Langkauas na pula is a tall, leafy, perennial
herb, growing to 2 to 3 meters tall. Stems are reed-like, 0.4 to 1 meters high.
Leaves are lanceolate to linear-lanceolate, 60 to 70 centimeters long, 8 to 10 centimeters
wide, smooth on both sides with hairy margins. Inflorescence is nodding
and about 30 centimeters long. White calyx is subcampanulate, about 1.8 centimeters long.
Corolla tube is white and about 3 centimeters long; the red lobes are broadly
elliptic, and about 3 centimeters long. Lip is broad, ovate and about 4 centimeters long,
yellow with red striations and dots. Capsule is somewhat spherical,
about 2 centimeters in diameter, and reddish.
- Cultivated for ornamental purposes in gardens.
- Not a native of the Philippines.
- Also occurs in China, Japan.
- Cultivated in other warm countries.
- The main constituents of the volatile oil from the leaves are d-camphor
(30%) and d-camphene (17%), with lineol and limonene in smaller amounts.
- Seeds contain 0.51% essential oils comprised of monoterpenoids, oxygenated
monoterpenoids, sesquiterpenoids, oxygenated sesquiterpenoids, aldehydes,
acid and esters.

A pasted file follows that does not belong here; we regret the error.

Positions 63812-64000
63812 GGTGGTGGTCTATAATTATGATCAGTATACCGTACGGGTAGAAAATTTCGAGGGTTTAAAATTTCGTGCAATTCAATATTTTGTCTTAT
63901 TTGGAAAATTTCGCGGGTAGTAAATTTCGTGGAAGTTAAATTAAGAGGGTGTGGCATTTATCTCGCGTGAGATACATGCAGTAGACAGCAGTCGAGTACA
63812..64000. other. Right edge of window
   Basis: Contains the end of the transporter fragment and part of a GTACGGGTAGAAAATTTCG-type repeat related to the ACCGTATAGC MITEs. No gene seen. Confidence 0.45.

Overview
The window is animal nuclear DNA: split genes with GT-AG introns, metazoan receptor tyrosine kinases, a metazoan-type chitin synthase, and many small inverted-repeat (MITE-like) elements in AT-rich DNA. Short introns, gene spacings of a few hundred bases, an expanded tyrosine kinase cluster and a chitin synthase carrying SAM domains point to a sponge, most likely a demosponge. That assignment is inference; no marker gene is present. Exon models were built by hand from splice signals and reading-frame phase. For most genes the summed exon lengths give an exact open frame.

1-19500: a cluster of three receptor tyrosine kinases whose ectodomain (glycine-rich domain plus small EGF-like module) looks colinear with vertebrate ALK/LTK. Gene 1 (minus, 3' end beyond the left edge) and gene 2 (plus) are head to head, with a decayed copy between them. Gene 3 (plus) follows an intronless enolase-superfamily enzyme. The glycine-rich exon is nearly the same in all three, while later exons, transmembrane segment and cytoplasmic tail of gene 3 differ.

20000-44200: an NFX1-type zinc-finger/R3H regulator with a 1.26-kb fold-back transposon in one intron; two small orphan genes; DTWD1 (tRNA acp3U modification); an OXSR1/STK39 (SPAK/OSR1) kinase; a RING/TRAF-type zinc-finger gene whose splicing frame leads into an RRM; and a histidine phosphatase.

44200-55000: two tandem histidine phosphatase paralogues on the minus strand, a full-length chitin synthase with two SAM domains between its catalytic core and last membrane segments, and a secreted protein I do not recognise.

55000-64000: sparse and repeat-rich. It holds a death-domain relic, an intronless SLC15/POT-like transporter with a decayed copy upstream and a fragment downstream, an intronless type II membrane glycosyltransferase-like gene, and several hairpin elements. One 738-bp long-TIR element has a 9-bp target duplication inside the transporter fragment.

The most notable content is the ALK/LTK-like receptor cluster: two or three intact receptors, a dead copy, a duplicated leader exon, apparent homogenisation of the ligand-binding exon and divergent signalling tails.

- Alpinia zerumbet is aromatic
in all its parts.
- Considered analgesic, antibacterial, antioxidant, anti-inflammatory, anti-platelet, antispasmodic, diuretic, hypotensive, muscle relaxant, uterine stimulant.
- Rhizome considered abortifacient.
used and preparation
Edibility / Nutrition
leaves are used as wrappers in cooking rice.
In Malaysia, the pith
of the young stem near the rhizome is commonly eaten.
of leaves used as bath and wash in fevers.
• In Brazilian
folk medicine, used as decoctions and infusions for intestinal and cardiovascular
disease – as a diuretic, antihypertensive, antiulcerogenic.
/ Cardiovascular Effects: Study
showed the intravenous treatment with the essential oil of A zerumbet
and its main constituent terpine-4-ol in the experimental hypertensive
rat decreased blood pressure giving further support to a previous hypothesis
of its hypotensive effect partially attributable to the actions terpenene-4-ol. (2)
Study showed the
essential oil of Alpinia zerumbet promoted a dose-dependent antinociceptive
effect through a mechanism that probably involves the participation
of opiate receptors. (3)
Nerve Effect: Study
of the essential oil of AZ on rat sciatic nerve showed significantly
reduced compound action potential. (4)
/ Lipid Benefits: Study
showed the high contents of rutin, quercetin and polyphenolics in ethanolic
extract of AZ seeds exhibited moderate antilipoperoxidative and potent
DPPH free radical scavenging activities. Both seed powder and seed oil
are effective hypolipidemics with potent HDL-C elevating capabilities
and offers a promising lipid-benefiting plant medicine.
/ Kava Pyrones: Study
yielded flavonoids and kava pyrones. The flavonoids rutin, kaempferol-3-0-rutino-side,
kaempferol-3-O-glucuronide, (+)-catechin (-)-epicatechin are
substances known to contribute hypotensive, diuretic and anti-ulcer